Modulations of DNA Contacts by Linker Histones and Post-translational Modifications Determine the Mobility and Modifiability of Nucleosomal H3 Tails
Stützer(*), A., Liokatis, S., Kiesel(*), A., Schwarzer, D., Sprangers(*), R., Söding(*), J., Selenko, P.; Fischle(*), W.
Mol Cell, 61:247-259

Tags: In-Cell NMR (Selenko), Protein Chemistry (Schwarzer)

Abstract: Post-translational histone modifications and linker histone incorporation regulate chromatin structure and genome activity. How these systems interface on a molecular level is unclear. Using biochemistry and NMR spectroscopy, we deduced mechanistic insights into the modification behavior of N-terminal histone H3 tails in different nucleosomal contexts. We find that linker histones generally inhibit modifications of different H3 sites and reduce H3 tail dynamics in nucleosomes. These effects are caused by modulations of electrostatic interactions of H3 tails with linker DNA and largely depend on the C-terminal domains of linker histones. In agreement, linker histone occupancy and H3 tail modifications segregate on a genome-wide level. Charge-modulating modifications such as phosphorylation and acetylation weaken transient H3 tail-linker DNA interactions, increase H3 tail dynamics, and, concomitantly, enhance general modifiability. We propose that alterations of H3 tail-linker DNA interactions by linker histones and charge-modulating modifications execute basal control mechanisms of chromatin function.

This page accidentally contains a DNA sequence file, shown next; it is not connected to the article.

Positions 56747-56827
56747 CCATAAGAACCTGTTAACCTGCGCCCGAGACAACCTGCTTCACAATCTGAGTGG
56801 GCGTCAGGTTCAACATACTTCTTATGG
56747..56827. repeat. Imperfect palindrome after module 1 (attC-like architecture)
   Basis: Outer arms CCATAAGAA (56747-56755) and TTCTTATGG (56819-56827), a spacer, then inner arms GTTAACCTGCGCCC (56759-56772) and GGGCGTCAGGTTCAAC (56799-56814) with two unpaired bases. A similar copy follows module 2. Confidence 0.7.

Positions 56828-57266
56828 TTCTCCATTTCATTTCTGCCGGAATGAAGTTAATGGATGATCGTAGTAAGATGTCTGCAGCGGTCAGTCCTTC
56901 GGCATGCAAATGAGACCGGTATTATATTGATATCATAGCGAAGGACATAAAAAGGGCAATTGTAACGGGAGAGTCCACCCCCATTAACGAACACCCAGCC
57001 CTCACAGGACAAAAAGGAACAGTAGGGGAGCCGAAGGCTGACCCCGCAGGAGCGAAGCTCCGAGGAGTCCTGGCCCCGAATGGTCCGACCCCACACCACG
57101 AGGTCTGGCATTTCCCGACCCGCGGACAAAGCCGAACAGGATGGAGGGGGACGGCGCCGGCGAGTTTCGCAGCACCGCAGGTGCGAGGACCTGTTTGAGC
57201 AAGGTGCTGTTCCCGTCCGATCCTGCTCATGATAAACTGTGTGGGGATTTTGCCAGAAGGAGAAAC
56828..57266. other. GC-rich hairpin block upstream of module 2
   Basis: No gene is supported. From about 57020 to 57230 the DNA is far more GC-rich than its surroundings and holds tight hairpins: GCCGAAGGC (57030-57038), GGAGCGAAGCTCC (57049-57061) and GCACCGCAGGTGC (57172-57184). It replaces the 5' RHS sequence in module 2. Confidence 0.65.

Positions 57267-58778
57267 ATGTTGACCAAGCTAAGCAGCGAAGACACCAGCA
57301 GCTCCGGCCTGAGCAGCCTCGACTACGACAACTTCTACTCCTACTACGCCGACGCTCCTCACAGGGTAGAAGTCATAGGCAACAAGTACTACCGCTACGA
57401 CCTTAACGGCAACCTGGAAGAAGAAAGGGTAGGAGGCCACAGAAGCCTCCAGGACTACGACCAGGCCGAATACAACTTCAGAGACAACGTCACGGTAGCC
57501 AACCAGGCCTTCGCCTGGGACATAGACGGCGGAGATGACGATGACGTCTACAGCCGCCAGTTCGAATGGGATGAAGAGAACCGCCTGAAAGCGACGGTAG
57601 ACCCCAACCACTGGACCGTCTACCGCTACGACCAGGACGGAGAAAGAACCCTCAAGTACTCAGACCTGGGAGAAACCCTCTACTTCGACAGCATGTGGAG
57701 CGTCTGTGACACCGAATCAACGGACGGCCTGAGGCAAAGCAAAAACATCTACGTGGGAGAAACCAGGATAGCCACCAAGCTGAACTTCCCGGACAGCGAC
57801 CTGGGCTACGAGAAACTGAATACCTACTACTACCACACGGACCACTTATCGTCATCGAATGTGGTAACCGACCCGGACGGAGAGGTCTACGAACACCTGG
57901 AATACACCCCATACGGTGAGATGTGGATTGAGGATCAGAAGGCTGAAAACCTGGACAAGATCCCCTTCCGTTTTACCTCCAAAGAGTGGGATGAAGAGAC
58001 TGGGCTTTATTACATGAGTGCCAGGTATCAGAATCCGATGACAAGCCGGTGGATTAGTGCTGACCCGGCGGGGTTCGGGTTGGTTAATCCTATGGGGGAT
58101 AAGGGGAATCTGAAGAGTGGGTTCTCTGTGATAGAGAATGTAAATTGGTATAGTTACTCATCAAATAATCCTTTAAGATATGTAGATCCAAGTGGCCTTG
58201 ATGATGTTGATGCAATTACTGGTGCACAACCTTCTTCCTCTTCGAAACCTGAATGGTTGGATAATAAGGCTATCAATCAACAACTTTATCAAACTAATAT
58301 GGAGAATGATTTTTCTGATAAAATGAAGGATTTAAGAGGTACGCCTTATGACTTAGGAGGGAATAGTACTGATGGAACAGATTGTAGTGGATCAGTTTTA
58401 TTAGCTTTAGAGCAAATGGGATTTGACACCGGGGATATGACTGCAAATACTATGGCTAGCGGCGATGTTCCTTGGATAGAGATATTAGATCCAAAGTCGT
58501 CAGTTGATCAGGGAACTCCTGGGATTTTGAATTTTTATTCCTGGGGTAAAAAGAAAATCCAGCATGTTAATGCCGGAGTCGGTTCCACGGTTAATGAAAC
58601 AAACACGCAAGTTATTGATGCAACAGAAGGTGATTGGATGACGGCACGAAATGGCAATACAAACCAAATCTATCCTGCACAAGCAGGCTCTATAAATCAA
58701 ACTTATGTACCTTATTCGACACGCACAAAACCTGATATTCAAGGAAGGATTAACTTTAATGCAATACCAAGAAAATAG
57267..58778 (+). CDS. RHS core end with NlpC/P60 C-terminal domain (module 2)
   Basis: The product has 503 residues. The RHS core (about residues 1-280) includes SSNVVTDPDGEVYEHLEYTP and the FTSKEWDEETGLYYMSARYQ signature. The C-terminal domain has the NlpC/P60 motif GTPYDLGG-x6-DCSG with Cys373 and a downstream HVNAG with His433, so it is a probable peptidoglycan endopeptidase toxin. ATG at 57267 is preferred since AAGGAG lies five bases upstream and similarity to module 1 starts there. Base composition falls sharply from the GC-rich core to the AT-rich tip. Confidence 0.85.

Lipopeptide-based micellar and liposomal carriers: Influence of surface charge and particle size on cellular uptake into blood brain barrier cells
Sydow, K., Nikolenko, H., Lorenz, D., Müller(*), R. H.; Dathe, M.
Eur J Pharm Biopharm, 109:130-139

Tags: Peptide-Lipid-Interaction/ Peptide Transport (Dathe)

Abstract: Lipopeptide-based micelles and liposomes were found to differ in cell recognition and uptake mode into blood brain barrier (BBB) endothelial cells. Here we analyse the role of size and surface charge of micelles and liposomes composed of different lipopeptide sequences with respect to uptake into human brain capillary (HBMEC) and aortic (HAoEC) endothelial cells. Comparable to the dipalmitoylated apolipoprotein E-derived P2A2, lipopeptides of cationic poly-arginine (P2Rn), poly-lysine (P2Kn) and an anionic glutamic-acid sequence (P2En) self assemble into micelles (12-14nm in diameter) with high surface charge density, and bind to small (SUVs, about 24nm in diameter) and large (LUV, about 100nm in diameter) liposomes at variable lipid to peptide ratios. The interaction pattern of the resulting particles with endothelial cells is highly variable as revealed by confocal laser scanning microscopic (CLSM) and fluorescence assisted cell sorting (FACS) studies. Micelles and SUVs with high P2A2 density are efficiently and selectively internalized into HBMEC. P2Kn micelles strongly accumulate in both the cytosol and at the cell membrane, while the interaction of liposomes tagged with a low amount of P2A2 and P2Kn with the cells was reduced. Anionic micelles seem to dissociate in the presence of cells and P2En molecules incorporate into the cellular membrane whereas the negatively charged liposomes hardly interact with cells. Surprisingly, all poly-R-based particles show high selectivity for HBMEC compared to HAoEC, independent of particle size and peptide surface density. The P2Rn-mediated internalization is highly efficient and partially clathrin-dependent. The oligo-R lipopeptide is considered to be most promising to selectively transport different drug carriers into the blood brain barrier.

Structural disorder of monomeric alpha-synuclein persists in mammalian cells
Theillet, F. X., Binolfi, A., Bekei, B., Martorana(*), A., Rose, H. M., Stuiver, M., Verzini, S., Lorenz, D., van Rossum, M., Goldfarb(*), D.; Selenko, P.
Nature, 530:45-50

Tags: In-Cell NMR (Selenko), Cellular Imaging (Wiesner)